School Safety Bill Envisions Interoperable Communications in Schools
Colorado state senator Steve King filed on Friday the first school safety bill in the nation to envision statewide communications interoperability that includes all schools.
King said the bill will be introduced early this week and assigned a bill number. Meanwhile, the bill, as filed, can be downloaded from SchoolSafetySummit.org, a web site for stakeholders.
The bill draws on resources offered by the Governor's Office of Information Technology (OIT), the Division of Fire Safety within the Colorado Department of Public Safety, and the Colorado School Safety Resource Center to help schools include interoperable communications in their school safety, readiness, and incident management plans.
Under the bill, the School Safety Resource Center would incorporate interoperable communications into its broad array of outreach programs to schools across Colorado.
The Division of Fire Safety, as part of its regular school fire safety inspections, would review all-hazard drills conducted by a school, the school's ability to communicate directly with state and local first responders during an emergency, and the school's implementation of the National Incident Management System.
OIT would provide expertise, online training, train-the-trainer materials, and other tools to promote interoperable communications in schools.
At a recent School Safety Summit led by King at the Colorado State Capitol, OIT explained that the Colorado Statewide Digital Trunked Radio System (DTRS) was available to schools. DTRS provides a near seamless statewide wireless system that enables direct communications between agencies that absolutely must communicate during times of emergency. OIT reported that 36 of Colorado's 178 school districts are currently on the system.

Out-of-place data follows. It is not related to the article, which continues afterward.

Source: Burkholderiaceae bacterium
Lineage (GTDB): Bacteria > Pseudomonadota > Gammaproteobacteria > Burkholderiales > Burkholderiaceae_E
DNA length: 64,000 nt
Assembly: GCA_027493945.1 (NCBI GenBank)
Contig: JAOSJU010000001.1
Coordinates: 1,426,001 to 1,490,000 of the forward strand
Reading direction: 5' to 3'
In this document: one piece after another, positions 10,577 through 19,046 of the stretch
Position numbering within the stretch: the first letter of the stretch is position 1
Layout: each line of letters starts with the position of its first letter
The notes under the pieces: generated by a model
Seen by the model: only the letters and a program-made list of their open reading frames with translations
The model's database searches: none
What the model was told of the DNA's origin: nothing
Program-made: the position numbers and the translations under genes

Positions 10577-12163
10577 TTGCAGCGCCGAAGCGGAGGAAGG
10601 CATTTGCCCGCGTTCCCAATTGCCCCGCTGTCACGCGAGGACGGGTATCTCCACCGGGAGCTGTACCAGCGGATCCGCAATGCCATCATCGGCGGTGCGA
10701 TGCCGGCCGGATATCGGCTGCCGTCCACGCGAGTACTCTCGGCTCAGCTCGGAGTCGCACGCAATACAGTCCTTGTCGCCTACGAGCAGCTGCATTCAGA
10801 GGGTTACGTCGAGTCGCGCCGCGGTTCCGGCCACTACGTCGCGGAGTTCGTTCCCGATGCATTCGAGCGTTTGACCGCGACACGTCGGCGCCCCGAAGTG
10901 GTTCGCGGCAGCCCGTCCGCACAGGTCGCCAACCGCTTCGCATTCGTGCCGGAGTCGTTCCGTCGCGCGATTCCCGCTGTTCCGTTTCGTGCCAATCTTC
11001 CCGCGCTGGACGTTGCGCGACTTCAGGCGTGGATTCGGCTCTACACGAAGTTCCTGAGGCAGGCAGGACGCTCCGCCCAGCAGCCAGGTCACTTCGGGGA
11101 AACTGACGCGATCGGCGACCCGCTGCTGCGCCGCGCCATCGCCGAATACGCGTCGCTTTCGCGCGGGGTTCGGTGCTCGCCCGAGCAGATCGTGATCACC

In addition, a growing number of both urban and rural school districts including Platte Canyon, Pueblo County D70, Douglas County, Boulder Valley, Prowers County, Montezuma-Cortez RE-1, and Clear Creek have developed and deployed their own interoperable communications systems that link their schools, district offices, buses, and community response agencies.
According to the bill, schools would benefit from coordinated multi-stakeholder efforts to share best practices in emergency communications, identify the emergency communications needs at the school level, help target technical assistance and grant opportunities, and prepare schools and the public safety community for next-generation communications technologies.